PAUL SOLMAN: And the more that black women are seen as taking the position that they’re in opposition, the harder it’s going to be to bridge the gap?

RHONDA SHARPE: I don’t think it’s even a matter that you take a position in opposition. I think it is sort of, do you want to deal with explaining? So I’m a black Republican and I often have to say to people, I’m fiscally conservative, I’m not socially [conservative]… What I would like to see is that folks understand it’s important to have a seat at the table. When I say that, people say would you want to sit at a table with a Nazi? And I think there’s a difference between Donald Trump and a Nazi in terms of Germany. But I do think it’s important to be at the table, because if you’re not there you can’t be heard.

PAUL SOLMAN: That’s really interesting. And it’s interesting because at least a lot of people I know, thoughtful people who oppose Donald Trump, are really happy that seemingly even-tempered, fair-minded generals are his military advisors, his foreign policy advisors.

RHONDA SHARPE: Again my lens is shaded differently. So my question would be, who are those folks and do they look like the population that I’m concerned about? Because, I’m not generalizing, but I think the folks in my circle are not necessarily thrilled. [They’re] more concerned because unfortunately in America, this notion of conservatism and white generally equates with people who might be hostile to marginalized populations. I often say to folks think if it were not for some fiscal policies, the truth is most blacks line up with Republican policies. We tend to be, have a strong affiliation with the church, which means you’re not going to support homosexuality, you’re probably not going to support abortion, you believe in the family.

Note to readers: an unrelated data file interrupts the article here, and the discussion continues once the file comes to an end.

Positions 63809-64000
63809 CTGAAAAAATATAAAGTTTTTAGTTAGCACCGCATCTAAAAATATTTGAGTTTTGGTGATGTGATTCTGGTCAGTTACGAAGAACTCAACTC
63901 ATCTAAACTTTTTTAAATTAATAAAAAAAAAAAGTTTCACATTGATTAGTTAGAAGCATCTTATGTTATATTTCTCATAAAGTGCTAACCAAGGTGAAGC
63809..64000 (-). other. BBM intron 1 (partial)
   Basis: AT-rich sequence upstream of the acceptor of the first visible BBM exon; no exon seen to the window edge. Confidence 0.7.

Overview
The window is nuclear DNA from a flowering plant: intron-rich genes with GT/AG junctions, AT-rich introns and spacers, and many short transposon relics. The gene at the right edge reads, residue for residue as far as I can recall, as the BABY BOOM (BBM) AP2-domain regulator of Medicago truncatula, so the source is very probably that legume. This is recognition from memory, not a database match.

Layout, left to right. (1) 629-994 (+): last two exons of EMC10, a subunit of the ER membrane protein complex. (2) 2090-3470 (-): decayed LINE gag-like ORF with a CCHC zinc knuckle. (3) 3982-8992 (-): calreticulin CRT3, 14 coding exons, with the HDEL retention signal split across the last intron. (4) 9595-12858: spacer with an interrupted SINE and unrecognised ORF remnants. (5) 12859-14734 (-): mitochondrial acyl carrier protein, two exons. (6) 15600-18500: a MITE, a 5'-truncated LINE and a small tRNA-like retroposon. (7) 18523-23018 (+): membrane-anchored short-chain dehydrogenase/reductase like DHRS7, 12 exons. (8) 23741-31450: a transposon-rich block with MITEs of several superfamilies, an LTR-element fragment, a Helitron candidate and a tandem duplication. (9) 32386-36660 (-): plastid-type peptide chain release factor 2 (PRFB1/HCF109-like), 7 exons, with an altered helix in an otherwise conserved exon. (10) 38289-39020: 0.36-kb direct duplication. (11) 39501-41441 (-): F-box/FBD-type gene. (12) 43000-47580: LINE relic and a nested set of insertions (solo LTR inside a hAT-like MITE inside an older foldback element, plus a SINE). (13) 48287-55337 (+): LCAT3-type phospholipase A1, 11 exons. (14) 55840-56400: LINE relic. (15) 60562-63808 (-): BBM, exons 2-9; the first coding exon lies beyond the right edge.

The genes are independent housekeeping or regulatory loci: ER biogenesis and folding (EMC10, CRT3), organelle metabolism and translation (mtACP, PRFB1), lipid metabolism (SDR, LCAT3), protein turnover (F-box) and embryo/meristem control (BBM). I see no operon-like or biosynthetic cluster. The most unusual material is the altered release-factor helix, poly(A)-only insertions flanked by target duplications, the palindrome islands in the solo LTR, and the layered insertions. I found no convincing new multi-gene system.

But I think it is the ways in which fiscal policies are promoted around Republican [principles] that makes it harder [to understand]. And then you think about Donald Trump and let’s make America great again. When you hear let’s make America great again, people immediately think about it in racial terms, and not necessarily in economic terms.

PAUL SOLMAN: One more question. Is it harder since the presidency of Donald Trump to be a black woman economist Republican?

RHONDA SHARPE: Here is what I would say. I recently founded an organization called the Women’s Institute for Science, Equity and Race, and what I quickly learned is that people don’t think about Republicans as doing work on affirmative action or gender or racial inequality. And that as I am looking for supporters for my organization, that who Rhonda is I need to put on the back shelf because people are not necessarily looking to support a Republican in this space, independent of the work that I do.

So I would say that it is harder, which is disheartening, and I don’t think it’s about being an economist. I think it’s about being a black Republican. And again for me, I’m fiscally conservative. I care how you spend my tax dollars, and that’s what got me to register to be a Republican.